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Is there any special shorter method of solution other than cramer's rule for solving a system of $n$ linear equations in $n$ unknowns $A\vec x=\vec b$ where the square matrix $A$ has the property that $A^tA$ is diagonal and has full-rank i.e. all the diagonal entries of $A^tA$ are non-zero ? ( The solution set is obviously unique , since $rank(A)=rank(A^tA)=n$ ) . Thanks in advance .

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Sure. We have $A^tA=D$ where $D^{-1}$ is straightforward, so $Ax=b$ implies $A^tAx=A^tb$ and $x=D^{-1}A^tb$ right away.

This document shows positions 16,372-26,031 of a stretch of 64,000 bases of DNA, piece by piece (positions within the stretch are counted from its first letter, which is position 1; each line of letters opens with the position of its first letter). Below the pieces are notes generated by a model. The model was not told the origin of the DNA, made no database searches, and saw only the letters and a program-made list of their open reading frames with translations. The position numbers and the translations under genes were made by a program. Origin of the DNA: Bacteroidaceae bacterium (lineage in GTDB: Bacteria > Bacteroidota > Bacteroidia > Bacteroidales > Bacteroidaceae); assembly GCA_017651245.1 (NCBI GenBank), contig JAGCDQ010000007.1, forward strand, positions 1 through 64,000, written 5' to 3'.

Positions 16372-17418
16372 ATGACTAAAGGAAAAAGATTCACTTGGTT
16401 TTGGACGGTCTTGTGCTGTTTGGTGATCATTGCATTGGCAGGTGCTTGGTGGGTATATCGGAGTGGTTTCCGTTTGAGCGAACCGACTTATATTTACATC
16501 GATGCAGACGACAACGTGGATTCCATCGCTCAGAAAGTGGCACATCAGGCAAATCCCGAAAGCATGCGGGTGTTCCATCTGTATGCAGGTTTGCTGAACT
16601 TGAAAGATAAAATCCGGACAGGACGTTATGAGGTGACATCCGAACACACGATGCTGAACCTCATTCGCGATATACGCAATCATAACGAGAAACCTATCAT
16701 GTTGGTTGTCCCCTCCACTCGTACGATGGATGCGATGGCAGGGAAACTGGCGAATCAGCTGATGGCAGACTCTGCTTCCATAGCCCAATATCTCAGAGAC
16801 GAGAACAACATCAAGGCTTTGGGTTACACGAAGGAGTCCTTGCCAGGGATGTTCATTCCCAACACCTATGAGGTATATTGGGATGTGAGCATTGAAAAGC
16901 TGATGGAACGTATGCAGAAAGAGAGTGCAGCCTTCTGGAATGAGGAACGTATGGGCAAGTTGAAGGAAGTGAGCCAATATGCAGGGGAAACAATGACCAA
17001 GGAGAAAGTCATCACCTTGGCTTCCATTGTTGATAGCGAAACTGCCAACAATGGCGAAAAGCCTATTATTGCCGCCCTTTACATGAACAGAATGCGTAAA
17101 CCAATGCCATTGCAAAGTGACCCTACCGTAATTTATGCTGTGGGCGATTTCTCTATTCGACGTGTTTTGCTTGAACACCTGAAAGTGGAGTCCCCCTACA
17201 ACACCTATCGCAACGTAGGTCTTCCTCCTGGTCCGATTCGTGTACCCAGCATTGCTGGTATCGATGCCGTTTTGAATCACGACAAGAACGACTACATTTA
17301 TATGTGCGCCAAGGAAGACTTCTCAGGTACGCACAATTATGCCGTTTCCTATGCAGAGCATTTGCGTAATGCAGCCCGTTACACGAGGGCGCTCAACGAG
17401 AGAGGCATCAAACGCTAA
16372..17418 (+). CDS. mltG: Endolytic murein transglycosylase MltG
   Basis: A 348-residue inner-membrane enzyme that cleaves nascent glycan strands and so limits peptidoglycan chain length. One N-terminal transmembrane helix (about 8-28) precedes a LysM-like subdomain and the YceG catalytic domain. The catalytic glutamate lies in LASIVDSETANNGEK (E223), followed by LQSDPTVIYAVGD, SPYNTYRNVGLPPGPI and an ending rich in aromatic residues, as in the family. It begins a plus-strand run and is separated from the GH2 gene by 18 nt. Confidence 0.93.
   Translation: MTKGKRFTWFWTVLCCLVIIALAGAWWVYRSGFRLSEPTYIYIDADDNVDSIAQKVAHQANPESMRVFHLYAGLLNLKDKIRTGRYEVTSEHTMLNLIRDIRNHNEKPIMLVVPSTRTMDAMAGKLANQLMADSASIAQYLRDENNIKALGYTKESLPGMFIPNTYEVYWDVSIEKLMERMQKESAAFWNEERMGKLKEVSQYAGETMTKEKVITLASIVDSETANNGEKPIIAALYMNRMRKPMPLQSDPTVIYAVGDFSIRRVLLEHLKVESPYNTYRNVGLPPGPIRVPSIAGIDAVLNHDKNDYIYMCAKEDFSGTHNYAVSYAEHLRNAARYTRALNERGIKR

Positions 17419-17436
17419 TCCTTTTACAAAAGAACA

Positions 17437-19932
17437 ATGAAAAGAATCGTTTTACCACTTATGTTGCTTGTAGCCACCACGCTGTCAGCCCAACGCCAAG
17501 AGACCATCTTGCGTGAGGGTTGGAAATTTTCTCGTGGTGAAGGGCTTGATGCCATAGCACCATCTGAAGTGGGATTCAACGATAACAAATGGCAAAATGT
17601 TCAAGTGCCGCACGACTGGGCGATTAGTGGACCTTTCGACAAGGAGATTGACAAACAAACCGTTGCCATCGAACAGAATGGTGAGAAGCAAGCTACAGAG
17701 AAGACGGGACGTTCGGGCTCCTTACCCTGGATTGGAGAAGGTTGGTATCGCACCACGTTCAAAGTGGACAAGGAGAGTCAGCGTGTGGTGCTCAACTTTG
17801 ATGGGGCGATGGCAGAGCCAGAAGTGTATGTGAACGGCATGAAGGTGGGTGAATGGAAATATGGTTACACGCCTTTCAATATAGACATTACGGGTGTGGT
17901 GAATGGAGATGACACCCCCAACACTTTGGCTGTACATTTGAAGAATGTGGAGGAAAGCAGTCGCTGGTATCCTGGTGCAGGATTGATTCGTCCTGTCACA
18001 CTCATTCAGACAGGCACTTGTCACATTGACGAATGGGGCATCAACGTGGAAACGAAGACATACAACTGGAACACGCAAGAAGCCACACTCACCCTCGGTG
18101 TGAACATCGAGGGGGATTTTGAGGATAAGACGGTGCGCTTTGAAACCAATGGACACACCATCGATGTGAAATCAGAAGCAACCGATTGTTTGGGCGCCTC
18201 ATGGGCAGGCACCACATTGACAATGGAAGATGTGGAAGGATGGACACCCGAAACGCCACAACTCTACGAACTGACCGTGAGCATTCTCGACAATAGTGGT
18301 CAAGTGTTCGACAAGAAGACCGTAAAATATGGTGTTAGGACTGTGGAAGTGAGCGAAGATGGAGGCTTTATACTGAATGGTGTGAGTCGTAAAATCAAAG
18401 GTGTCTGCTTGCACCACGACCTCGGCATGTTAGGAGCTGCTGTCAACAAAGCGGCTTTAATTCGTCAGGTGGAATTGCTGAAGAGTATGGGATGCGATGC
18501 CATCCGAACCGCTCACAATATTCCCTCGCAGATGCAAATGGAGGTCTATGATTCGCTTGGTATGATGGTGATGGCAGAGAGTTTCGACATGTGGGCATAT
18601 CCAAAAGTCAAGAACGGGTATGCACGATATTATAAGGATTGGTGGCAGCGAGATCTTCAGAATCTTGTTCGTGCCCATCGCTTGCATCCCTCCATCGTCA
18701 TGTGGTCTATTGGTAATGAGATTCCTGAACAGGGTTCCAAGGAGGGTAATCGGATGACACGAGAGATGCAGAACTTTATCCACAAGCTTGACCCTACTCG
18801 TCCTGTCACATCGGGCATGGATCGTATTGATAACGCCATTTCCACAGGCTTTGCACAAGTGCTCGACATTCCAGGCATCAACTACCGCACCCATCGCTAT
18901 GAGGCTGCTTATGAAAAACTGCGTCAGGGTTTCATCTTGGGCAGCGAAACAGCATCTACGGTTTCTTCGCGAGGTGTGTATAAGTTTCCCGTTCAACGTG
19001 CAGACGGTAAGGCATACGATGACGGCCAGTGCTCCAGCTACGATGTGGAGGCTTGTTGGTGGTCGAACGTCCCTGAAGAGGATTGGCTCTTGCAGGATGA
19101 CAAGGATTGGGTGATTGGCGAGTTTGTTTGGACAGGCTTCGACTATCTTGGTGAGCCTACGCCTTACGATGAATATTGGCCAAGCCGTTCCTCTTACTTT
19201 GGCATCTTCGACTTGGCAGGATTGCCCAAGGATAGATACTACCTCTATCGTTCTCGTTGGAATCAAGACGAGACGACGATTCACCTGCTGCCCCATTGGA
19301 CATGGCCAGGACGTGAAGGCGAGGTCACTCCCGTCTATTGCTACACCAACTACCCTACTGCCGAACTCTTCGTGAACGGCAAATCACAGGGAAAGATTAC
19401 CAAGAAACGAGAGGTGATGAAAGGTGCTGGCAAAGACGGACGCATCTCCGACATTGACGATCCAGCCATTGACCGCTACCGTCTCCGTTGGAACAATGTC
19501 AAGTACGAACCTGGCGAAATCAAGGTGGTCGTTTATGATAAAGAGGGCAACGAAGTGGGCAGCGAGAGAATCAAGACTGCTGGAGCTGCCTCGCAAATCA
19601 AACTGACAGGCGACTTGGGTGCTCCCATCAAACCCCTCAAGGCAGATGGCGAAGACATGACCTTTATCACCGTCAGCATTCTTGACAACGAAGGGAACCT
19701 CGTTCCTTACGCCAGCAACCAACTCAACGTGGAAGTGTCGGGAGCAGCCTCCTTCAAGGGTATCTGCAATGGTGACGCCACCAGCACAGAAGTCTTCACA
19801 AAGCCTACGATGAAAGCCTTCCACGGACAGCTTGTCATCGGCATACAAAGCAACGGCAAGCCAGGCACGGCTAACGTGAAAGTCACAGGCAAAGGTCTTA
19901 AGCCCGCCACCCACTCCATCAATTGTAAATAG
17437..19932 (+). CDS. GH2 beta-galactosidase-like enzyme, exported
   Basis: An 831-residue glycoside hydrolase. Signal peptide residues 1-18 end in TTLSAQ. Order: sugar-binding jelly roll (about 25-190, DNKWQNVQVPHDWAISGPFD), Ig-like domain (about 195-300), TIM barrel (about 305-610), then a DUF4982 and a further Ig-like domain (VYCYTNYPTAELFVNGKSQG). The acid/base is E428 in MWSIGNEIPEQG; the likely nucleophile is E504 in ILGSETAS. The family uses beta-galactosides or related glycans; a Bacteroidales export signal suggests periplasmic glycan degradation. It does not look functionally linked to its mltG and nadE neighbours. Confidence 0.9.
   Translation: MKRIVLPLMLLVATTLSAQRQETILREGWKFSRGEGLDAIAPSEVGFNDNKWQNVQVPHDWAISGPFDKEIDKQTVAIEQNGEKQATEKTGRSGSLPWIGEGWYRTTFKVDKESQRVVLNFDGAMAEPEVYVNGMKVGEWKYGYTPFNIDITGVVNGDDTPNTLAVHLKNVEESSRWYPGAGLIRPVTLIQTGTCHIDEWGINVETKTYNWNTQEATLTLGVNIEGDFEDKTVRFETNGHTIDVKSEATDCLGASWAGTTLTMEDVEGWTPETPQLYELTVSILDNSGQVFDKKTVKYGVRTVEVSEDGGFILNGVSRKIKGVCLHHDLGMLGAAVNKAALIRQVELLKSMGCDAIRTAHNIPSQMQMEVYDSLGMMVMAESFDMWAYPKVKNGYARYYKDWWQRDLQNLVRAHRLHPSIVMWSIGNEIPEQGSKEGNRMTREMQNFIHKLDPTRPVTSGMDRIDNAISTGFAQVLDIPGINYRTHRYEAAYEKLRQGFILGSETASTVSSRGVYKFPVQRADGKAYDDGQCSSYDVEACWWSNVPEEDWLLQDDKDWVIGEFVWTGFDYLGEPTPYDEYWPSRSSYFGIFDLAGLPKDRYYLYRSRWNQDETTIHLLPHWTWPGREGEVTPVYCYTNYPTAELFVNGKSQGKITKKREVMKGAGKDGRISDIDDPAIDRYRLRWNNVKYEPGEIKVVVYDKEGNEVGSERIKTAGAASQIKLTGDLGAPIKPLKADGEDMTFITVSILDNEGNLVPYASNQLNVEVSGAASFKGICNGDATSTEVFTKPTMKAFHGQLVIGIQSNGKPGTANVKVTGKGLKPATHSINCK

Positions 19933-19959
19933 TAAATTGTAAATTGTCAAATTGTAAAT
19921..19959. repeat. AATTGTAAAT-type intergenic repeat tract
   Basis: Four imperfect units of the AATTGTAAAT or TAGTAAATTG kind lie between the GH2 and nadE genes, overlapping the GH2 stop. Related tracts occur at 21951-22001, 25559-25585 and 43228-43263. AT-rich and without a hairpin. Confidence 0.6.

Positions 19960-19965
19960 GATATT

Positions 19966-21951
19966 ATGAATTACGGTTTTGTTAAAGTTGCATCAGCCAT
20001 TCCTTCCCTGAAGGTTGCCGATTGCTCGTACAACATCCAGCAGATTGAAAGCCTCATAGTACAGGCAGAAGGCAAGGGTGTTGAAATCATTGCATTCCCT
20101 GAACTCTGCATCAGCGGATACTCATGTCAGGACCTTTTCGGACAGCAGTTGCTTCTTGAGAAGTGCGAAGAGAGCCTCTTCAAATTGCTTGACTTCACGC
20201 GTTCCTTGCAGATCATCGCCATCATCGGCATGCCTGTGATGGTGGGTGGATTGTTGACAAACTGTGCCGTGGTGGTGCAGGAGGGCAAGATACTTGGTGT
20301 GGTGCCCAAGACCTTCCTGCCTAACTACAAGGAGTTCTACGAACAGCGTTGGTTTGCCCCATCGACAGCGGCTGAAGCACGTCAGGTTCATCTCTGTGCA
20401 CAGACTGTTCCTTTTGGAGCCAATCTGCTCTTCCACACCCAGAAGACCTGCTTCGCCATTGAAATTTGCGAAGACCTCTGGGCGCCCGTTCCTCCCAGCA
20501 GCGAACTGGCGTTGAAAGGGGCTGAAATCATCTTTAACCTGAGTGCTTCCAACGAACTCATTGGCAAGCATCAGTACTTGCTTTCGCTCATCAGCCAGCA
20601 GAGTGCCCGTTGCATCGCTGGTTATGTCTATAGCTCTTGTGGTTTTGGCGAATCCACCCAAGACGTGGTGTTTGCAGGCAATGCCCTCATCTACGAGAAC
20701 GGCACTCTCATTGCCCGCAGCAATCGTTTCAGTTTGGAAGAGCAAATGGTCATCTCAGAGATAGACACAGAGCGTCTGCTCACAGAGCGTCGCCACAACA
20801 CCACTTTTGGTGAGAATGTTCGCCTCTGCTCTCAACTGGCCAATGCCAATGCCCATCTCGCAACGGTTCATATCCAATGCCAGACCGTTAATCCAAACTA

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  • $\begingroup$ Nice one , but can we do it without even doing $A^t$ ? $\endgroup$ – user228168 May 18 '15 at 4:38
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Cramer's rule is not preferred for the high computational cost, involving $n+1$ determinants of $n \times n$ matrix to calculate.

One standard method for solving a general system of linear equations is to compute its row reduced echelon form by Gaussian elimination.

If, in particular, the system is a square one, you can also perform the $LU$ factorization to obtain $PA = LU$ and use the so-called backward-and-forward substitution.

Moreover, if $D = A^tA$ is diagonal and full rank, we can solve directly $Dx = A^tb$ to obtain $x = D^{-1}(A^tb)$, where $D^{-1}c$ can easily be computed as $$D^{-1}c = (\frac{c_1}{d_1}, \frac{c_2}{d_2}, \ldots, \frac{c_n}{d_n})^t$$

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